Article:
- Michelle "Missy" Langer, an administrative assistant
- Robert "Bobby" Williams, a special projects coordinator
- Herbert "Bert" Snelling, a contractor
Dave Hansen, the Virginia Beach City Manager, said 11 of the 12 people who were killed in yesterday's shooting were employees of the city.
"I have worked with most of them for many years," he said. "Today we all grieve," he said.
Police in Virginia Beach will give an update on last night's shooting rampage in a city building at 8 a.m. this morning.
At least 12 people died in the shooting. The suspect has been identified as DeWayne Craddock, according to a law enforcement official and a Virginia government source. The shooter, described as a disgruntled employee, died after a gunfight with police.
At least 12 people were killed by a gunman who opened fire at a city building in Virginia Beach, Virginia. Four other victims were also hospitalized.
The incident is the deadliest mass shooting in the US since November.
Here's what we know about the shooting:
- The scene: The shooting unfolded at the Virginia Beach municipal center where many of the city’s public administrative employees work.
- The gunman: Authorities identified the shooter as DeWayne Craddock, according to a law enforcement official and a Virginia government source. Craddock, 40, worked as a certified professional engineer for the city of Virginia Beach in the Public Utilities Department. He died in a gun battle with police, Virginia Beach Police Chief James Cervera said.
- The weapons: Authorities recovered two guns at the scene believed to be used in the shooting, a rifle and a .45 caliber handgun with extended magazines and a suppressor, the chief said.
- What city officials said: Mayor Bobby Dyer said "today is Virginia Beach's darkest day." Virginia Beach Vice Mayor James Wood said the shooting is "without a doubt the most horrific thing that our city has experienced."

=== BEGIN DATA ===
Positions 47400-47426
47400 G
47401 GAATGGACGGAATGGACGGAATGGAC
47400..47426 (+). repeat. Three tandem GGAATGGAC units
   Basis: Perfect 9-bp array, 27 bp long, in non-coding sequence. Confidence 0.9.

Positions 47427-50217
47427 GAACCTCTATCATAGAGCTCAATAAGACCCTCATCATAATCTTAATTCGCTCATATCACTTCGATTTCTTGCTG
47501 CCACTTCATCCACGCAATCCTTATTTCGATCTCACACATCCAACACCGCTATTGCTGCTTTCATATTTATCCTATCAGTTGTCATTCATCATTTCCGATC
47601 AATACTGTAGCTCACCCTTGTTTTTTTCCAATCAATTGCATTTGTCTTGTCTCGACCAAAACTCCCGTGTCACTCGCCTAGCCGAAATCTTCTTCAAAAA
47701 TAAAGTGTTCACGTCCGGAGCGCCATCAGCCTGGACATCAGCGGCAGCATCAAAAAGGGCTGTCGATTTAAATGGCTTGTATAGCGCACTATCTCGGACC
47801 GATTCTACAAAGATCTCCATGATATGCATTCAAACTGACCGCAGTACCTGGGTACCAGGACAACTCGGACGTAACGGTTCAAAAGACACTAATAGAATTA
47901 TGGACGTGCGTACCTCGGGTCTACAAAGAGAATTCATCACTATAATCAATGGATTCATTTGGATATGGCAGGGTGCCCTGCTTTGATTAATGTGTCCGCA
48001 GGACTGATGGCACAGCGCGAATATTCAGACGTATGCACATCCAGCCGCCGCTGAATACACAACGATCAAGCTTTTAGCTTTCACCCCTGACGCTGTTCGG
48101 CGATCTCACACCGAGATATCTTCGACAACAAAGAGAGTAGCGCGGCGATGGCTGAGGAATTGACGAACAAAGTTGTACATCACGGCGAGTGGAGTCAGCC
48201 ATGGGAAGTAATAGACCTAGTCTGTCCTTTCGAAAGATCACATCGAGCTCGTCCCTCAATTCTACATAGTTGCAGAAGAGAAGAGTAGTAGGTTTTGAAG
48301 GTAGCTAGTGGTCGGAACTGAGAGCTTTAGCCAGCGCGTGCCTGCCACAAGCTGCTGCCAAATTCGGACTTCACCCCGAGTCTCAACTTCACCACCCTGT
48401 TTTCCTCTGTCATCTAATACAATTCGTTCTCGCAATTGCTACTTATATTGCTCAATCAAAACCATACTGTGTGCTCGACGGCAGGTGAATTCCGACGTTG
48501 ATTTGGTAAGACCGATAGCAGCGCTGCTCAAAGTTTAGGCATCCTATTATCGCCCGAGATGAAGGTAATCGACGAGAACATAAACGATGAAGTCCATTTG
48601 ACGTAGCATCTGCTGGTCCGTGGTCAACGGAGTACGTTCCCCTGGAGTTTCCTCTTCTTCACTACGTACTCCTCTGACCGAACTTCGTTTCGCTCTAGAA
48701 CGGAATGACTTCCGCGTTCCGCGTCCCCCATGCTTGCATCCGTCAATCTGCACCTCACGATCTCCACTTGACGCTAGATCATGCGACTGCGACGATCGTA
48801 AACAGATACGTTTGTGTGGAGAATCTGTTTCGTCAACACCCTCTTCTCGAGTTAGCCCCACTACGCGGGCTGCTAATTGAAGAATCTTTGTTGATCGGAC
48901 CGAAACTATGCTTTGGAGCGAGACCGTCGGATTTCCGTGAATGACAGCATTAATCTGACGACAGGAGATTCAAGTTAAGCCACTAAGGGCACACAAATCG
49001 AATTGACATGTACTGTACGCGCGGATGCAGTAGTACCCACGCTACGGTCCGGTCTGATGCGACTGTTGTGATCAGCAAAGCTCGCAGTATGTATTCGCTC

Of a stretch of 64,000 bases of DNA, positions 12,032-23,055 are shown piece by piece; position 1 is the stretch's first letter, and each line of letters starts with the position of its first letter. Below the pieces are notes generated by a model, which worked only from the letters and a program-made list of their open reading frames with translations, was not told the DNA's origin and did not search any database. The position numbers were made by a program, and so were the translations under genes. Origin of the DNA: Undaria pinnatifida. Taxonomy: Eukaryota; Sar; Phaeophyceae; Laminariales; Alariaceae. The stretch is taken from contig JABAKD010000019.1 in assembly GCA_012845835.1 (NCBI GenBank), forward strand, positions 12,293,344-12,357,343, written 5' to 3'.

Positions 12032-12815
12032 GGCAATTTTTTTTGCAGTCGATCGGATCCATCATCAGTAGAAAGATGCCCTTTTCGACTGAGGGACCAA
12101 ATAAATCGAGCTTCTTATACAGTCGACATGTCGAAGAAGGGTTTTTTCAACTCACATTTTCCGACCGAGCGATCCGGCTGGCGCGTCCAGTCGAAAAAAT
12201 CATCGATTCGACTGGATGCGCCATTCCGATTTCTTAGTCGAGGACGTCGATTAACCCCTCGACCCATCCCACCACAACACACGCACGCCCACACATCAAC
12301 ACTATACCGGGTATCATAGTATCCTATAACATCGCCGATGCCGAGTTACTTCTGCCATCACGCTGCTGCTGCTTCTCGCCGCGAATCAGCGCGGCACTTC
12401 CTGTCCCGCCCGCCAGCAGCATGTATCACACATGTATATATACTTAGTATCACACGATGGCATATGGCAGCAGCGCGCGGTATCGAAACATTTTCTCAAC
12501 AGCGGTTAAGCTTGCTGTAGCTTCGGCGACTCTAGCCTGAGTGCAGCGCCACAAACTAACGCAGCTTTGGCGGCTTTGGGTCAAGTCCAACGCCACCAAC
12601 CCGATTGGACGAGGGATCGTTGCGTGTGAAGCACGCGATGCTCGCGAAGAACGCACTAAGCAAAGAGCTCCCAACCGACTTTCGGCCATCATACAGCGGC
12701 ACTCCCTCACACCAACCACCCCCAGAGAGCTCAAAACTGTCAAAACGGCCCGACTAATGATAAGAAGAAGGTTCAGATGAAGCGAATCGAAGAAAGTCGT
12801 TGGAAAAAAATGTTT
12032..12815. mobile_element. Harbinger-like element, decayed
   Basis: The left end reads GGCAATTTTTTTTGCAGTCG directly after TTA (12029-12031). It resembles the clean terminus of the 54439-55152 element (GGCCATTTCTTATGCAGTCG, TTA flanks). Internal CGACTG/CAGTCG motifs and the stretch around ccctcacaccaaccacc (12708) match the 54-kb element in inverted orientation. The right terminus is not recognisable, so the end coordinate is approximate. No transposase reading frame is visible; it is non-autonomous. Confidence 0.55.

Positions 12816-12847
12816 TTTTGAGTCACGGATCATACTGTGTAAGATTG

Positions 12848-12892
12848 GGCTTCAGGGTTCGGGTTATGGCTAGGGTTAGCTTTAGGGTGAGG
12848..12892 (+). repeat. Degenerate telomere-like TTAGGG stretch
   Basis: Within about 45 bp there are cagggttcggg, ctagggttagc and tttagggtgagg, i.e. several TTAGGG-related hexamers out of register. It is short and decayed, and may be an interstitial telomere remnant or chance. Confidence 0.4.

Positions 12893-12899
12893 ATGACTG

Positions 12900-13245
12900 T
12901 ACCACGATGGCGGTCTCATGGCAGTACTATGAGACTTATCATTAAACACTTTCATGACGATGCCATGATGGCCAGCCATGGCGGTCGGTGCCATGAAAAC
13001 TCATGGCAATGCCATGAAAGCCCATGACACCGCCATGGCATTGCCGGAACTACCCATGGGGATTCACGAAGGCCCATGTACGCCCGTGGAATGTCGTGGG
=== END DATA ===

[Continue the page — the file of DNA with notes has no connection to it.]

Cassetty Howerin, 23, who lives below the shooter, told CNN affiliate WAVY she could hear him awake at all hours of the night.
“I’m petrified, because I live right under him so that could’ve been easily me, or my girlfriend, or my roommate," Howerin said.
"He seemed like a nice guy, he introduced himself when we first moved in…it’s just crazy,” she said.
The Virginia Beach Police Department had planned to hold an active shooter training on Saturday, City Councilman Michael Berlucchi confirmed to CNN's Don Lemon.
The Police Department had announced the "Active Threat Citizens Defense" event on Facebook. It aimed to "enhance preparedness for citizens to 'rise to the occasion' instead of 'settle to the level of their training,'" according to the Facebook page.
Berlucchi said today's shooting is "the worst nightmare for our city."
"I know that our public safety professionals train for events like this," he said. "Many people in the community, including myself, have watched the news unfold at communities and cities all around country and around the world and to tell you the truth, it's in human nature and natural to wonder when or if an event like this could occur in our city. I'm so sad and distressed by the fact that it has unfolded in Virginia Beach today."